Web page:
Dream English YouTube

Developing a collection of high quality songs to play in your Kindergarten English classes takes time and work. Here’s a few ways to speed up the process.

Ask fellow teachers

An obvious one, ask your fellow teachers what songs they use. Enough said.

Ask your teaching assistant

If you have teaching assistants (TAs), ask them for advice as to which songs work best with the children for the use you intend. Teaching assistants get to see a lot of different classes (and teachers), and they’ll have some worthwhile information to share with you.

Tailor your searches on YouTube

YouTube is a great source of good (and not so good) music. By sorting your search results by view count, you can get an idea of what is popular. Be aware though that some YouTube channels fake their view counts by using bots and other methods.

Search your favourite YouTube channels

I like to periodically search my favourite YouTube music channels for kids. Again, I sort, filter, and refine my search results. For example, I sort by view count to see which songs are most popular. Also, I’ll sort the search results by ‘date released’ to check out the newest songs they’ve produced for the channel.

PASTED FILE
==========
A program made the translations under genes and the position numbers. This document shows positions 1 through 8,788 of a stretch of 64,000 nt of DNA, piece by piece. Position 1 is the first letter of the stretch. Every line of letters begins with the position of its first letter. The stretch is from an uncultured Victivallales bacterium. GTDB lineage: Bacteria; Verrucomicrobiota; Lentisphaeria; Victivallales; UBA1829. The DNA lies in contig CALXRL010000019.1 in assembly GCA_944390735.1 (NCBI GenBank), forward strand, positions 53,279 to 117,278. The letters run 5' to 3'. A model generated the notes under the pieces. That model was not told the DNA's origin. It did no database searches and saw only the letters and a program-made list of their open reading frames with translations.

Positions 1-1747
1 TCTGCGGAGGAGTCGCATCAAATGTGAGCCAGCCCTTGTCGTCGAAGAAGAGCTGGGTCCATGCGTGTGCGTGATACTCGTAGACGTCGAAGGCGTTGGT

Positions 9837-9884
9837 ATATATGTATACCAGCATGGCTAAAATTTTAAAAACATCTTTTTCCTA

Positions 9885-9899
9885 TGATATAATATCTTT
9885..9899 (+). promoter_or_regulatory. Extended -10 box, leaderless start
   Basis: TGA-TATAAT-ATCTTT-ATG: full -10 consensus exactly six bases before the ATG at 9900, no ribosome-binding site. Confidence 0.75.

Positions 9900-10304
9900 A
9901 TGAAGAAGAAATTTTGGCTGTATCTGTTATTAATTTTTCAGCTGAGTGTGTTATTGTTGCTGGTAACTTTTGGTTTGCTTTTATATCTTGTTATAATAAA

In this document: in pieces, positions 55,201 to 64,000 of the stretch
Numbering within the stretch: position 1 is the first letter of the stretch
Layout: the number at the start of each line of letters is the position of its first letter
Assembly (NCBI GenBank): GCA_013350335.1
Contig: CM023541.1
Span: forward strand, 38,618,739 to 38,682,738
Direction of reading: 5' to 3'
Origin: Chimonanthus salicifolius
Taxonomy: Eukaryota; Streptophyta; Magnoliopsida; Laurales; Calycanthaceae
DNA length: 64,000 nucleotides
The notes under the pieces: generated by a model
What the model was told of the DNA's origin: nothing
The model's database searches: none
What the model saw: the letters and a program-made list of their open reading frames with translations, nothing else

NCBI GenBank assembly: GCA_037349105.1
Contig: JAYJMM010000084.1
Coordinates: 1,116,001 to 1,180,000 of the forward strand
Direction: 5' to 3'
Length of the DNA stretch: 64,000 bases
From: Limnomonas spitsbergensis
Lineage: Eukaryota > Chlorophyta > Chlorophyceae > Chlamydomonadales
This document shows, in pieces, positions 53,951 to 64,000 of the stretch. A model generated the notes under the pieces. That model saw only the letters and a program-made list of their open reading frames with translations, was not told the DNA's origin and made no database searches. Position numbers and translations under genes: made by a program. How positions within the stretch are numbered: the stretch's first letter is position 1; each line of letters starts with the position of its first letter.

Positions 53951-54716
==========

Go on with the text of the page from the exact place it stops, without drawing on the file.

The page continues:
Read books on teaching

Many books on teaching Kindergarten or preschool English have a list of songs that you will be able to successfully draw from for your classes. See my article on books about teaching English to very young learners for some good references.

Search online

This one is my power tip. Another great way to find music for your very young learners is a general web search. Often, you’ll find that someone has created a list of songs for a specific topic like colours, shapes, phonics, body parts, and so on. More often than not, I’ll find a few songs in there that I didn’t know of, and one or two completely hidden gems that I would not have found by searching YouTube.

Create Playlists

I like to organise my songs into a playlist on YouTube. I chunk related songs together, with the most frequently played sitting at the top of the list. For my main playlist, that order is roughly: the hello song, goodbye song, clean up song, music for activities, background music for crafting, themes like colours and numbers, and so on. I have a separate list for phonics and others for special purposes, like when I teach at public kindergartens. It helps make songs easy to find, and also reduces wasted downtime (where the kids will want to start chatting or will otherwise be distracted) while I’m searching for a song on YouTube.